Gordon Cooper Jr. was a brave and skilled astronaut – almost the stereotype of an all-American good guy. But on one of his missions for NASA he actually discovered something extraordinary – and none of his colleagues knew anything about it. In fact, it wasn’t until well after his death in 2004 that the story finally came out.
Leroy Gordon “Gordo” Cooper Jr. was born in 1927 in Shawnee, Oklahoma. Cooper’s father was a USAF man who served in both world wars – which was a clue as to what the future held for his son. The boy was less than nine years old when his dad took him up on a flight and gave him a turn at the controls. But when Cooper graduated from high school in 1945, there were no places available in military flying schools, so he opted to join the Marines.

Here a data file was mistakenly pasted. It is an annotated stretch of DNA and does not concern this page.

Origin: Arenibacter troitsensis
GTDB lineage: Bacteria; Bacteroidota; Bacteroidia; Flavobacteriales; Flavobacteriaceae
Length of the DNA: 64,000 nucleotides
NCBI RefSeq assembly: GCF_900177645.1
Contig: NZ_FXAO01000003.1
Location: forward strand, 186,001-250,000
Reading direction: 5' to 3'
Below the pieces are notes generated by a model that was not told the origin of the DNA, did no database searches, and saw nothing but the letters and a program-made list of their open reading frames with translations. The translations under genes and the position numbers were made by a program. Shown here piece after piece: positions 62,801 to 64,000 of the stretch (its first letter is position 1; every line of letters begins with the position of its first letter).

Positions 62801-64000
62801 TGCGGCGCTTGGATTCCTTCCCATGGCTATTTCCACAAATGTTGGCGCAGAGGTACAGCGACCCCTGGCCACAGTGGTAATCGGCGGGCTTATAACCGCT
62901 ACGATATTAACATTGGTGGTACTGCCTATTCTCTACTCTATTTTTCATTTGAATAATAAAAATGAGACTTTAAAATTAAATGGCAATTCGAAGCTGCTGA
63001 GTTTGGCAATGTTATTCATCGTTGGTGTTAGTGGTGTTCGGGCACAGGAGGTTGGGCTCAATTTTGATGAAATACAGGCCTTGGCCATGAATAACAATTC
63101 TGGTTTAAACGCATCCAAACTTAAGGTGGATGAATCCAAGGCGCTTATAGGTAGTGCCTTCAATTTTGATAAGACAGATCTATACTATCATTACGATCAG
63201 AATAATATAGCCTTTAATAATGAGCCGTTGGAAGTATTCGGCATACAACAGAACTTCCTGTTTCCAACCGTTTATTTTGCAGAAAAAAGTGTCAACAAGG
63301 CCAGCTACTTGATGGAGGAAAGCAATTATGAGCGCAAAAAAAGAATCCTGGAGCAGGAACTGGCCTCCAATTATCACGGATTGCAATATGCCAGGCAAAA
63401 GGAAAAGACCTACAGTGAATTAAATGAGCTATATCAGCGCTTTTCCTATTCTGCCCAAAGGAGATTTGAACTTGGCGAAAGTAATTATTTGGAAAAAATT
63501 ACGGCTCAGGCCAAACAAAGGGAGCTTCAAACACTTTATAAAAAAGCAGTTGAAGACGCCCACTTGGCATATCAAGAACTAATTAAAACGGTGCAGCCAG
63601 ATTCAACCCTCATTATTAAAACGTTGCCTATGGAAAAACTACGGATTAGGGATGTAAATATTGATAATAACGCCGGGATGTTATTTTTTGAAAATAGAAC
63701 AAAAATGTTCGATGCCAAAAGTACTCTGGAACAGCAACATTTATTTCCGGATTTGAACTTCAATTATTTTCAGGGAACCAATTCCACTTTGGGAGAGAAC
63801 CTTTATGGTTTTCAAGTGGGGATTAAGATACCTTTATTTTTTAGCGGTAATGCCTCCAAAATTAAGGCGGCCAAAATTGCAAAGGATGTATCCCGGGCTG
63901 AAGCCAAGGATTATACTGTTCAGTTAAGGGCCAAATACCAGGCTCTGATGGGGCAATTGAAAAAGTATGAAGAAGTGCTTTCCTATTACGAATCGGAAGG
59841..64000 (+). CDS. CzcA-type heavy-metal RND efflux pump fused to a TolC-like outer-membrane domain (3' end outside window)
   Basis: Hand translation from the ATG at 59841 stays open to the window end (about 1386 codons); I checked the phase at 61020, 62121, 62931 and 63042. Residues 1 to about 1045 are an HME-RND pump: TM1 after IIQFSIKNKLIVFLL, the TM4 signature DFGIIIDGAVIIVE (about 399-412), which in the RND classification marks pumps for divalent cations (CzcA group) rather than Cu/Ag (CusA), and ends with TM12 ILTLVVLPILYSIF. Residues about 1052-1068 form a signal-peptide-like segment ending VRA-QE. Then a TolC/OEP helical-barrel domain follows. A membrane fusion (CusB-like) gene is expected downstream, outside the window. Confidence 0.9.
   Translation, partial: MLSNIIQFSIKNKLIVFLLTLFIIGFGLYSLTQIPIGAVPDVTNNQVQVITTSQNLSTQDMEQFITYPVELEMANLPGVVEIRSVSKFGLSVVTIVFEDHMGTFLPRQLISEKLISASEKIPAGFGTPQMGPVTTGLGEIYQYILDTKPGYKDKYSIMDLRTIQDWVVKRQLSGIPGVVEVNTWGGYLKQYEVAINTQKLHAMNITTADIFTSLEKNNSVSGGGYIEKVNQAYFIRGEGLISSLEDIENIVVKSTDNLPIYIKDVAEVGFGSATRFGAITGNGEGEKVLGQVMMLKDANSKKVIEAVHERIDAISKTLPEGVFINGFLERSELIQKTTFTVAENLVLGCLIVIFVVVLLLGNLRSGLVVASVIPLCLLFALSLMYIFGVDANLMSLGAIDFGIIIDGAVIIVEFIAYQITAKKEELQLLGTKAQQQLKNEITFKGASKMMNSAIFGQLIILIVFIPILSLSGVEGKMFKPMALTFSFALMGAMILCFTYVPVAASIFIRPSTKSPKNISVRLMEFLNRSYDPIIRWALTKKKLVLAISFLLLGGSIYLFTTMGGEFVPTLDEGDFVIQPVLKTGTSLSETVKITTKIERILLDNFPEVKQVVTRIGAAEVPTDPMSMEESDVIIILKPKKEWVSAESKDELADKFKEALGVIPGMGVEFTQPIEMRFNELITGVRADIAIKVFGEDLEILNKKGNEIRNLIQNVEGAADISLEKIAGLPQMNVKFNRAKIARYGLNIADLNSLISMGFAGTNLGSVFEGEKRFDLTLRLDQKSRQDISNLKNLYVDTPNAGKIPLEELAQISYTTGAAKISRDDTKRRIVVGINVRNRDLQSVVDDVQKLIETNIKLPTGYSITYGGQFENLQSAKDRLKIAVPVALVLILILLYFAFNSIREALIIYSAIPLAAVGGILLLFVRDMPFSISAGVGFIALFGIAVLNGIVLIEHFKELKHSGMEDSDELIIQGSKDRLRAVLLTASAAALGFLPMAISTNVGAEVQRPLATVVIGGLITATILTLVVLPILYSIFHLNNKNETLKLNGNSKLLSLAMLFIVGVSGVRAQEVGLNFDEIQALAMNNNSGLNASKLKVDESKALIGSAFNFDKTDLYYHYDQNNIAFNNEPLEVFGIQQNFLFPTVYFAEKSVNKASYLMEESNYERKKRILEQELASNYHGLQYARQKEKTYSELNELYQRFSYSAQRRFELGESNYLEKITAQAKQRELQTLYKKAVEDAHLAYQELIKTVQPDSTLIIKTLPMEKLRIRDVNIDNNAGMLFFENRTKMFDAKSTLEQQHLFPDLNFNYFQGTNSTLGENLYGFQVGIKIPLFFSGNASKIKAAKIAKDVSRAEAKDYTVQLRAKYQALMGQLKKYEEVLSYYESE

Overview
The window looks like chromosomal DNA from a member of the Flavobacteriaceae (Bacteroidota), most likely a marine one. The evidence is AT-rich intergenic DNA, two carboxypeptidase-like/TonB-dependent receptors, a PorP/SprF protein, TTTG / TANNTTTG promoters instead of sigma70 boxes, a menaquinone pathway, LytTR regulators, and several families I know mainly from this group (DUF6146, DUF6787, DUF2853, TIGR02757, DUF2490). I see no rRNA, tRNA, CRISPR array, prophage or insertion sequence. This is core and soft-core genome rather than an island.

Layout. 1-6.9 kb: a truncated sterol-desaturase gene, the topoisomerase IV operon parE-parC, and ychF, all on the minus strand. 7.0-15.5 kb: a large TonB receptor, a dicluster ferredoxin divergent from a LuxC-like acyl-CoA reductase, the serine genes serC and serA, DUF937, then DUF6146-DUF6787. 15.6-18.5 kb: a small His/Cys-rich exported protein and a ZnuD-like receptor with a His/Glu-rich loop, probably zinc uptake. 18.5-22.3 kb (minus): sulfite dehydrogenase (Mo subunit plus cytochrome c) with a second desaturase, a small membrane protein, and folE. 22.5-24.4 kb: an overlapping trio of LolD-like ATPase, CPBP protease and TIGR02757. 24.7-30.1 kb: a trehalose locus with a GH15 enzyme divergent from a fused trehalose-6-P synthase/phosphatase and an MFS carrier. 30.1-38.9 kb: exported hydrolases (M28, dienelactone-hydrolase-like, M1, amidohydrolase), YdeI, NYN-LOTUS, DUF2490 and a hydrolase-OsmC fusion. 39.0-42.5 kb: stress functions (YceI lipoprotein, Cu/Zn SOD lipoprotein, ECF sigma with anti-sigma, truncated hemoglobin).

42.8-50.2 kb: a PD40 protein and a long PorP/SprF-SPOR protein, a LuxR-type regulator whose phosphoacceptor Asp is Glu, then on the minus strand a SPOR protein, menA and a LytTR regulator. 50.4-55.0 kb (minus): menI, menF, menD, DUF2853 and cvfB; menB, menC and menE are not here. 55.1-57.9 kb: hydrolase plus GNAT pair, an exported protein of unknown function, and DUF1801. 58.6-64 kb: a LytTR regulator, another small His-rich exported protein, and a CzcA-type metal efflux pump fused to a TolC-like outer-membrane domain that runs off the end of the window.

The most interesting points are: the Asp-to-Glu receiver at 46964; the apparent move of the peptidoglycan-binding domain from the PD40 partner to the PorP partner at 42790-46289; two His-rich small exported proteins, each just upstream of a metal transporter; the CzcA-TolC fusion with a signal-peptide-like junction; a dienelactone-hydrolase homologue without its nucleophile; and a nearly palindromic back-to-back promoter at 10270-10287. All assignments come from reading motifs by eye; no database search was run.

Cooper joined too late to see action in World War II, though, and he was honorably discharged from the Marines. In 1949 he would be commissioned as a Second Lieutenant in the army, but he then transferred to the United States Air Force later that year. At last he was able to begin training as a pilot.